Coffee & Craft @ Pangbourne Library @ Pangbourne Library
Feb 18 @ 2:00 pm – 4:00 pm
Coffee & Craft @ Pangbourne Library @ Pangbourne Library | Pangbourne | England | United Kingdom
Coffee and Craft Every Monday in term time, 2.00-4.00pm at Pangbourne Library. Drop in and bring any craft with you. For more information, please contact the library. http://info.westberks.gov.uk/article/30285 Twitter: https://twitter.com/WBerksLibraries Facebook: https://www.facebook.com/newburylibrary/
2:15 pm Family History Sessions @ Theale... @ Theale Library
Family History Sessions @ Theale... @ Theale Library
Feb 18 @ 2:15 pm – 4:45 pm
Family History Sessions @ Theale Library @ Theale Library | Theale | England | United Kingdom
Family History Sessions Every Monday, 2.20pm-4.45pm at Theale Library. Learn to use Ancestry.com for your personal research. No need to book, just drop in. For more information, please contact the library. http://info.westberks.gov.uk/article/30287 Twitter: https://twitter.com/WBerksLibraries Facebook:[...]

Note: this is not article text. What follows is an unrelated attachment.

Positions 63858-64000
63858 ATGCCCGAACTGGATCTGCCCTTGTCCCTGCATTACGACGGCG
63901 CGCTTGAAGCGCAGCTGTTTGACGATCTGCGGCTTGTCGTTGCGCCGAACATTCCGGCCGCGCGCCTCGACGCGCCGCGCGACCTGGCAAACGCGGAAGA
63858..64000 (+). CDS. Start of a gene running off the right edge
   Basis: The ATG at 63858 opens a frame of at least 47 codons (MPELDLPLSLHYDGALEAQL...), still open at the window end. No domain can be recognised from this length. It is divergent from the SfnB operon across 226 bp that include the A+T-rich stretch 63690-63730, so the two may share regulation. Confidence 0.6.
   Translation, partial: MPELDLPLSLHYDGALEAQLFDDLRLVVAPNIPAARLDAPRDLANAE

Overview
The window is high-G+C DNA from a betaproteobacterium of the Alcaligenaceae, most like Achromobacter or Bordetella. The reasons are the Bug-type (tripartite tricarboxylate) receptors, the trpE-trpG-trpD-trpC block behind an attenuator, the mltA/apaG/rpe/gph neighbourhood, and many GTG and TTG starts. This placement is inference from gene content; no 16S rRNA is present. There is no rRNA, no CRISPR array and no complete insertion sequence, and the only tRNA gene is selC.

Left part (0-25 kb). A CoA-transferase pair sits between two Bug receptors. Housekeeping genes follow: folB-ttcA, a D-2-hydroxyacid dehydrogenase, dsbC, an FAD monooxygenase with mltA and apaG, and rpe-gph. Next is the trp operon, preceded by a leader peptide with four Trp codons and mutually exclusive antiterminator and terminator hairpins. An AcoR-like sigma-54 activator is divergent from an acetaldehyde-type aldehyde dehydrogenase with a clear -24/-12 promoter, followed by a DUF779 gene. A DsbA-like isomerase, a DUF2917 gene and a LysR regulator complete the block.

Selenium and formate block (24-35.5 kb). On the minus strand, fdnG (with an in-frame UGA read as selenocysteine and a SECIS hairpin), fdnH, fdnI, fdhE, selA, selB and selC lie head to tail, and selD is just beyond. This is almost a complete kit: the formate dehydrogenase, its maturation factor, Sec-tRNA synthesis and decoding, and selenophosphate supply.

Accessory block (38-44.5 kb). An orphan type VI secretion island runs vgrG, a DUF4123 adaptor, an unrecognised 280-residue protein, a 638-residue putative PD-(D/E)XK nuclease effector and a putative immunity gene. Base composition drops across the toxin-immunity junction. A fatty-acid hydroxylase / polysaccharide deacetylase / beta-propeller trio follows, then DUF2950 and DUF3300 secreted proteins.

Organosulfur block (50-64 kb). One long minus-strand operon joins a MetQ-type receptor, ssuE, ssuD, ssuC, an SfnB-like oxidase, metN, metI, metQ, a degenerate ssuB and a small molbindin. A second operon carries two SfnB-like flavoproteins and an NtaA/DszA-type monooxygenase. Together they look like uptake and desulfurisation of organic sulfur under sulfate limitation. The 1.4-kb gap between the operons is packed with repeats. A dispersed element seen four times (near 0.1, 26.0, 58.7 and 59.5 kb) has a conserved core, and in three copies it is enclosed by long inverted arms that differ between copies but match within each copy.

4:00 pm VICI Kitchen! Pancakes and Frenc... @ Vici Academy
VICI Kitchen! Pancakes and Frenc... @ Vici Academy
Feb 18 @ 4:00 pm – 6:00 pm
VICI Kitchen! Pancakes and French - Children Workshop! @ Vici Academy | England | United Kingdom
Learn to make French Crêpes (so practise new vocabulary), then we bake (to learn lots of action verbs), then we cook (just like French Chefs!) and of course, WE EAT (and play French shop!). The fun of the kitchen is also[...]

METALLICA: Master Of Puppets Album Review

Tom's Music Reviews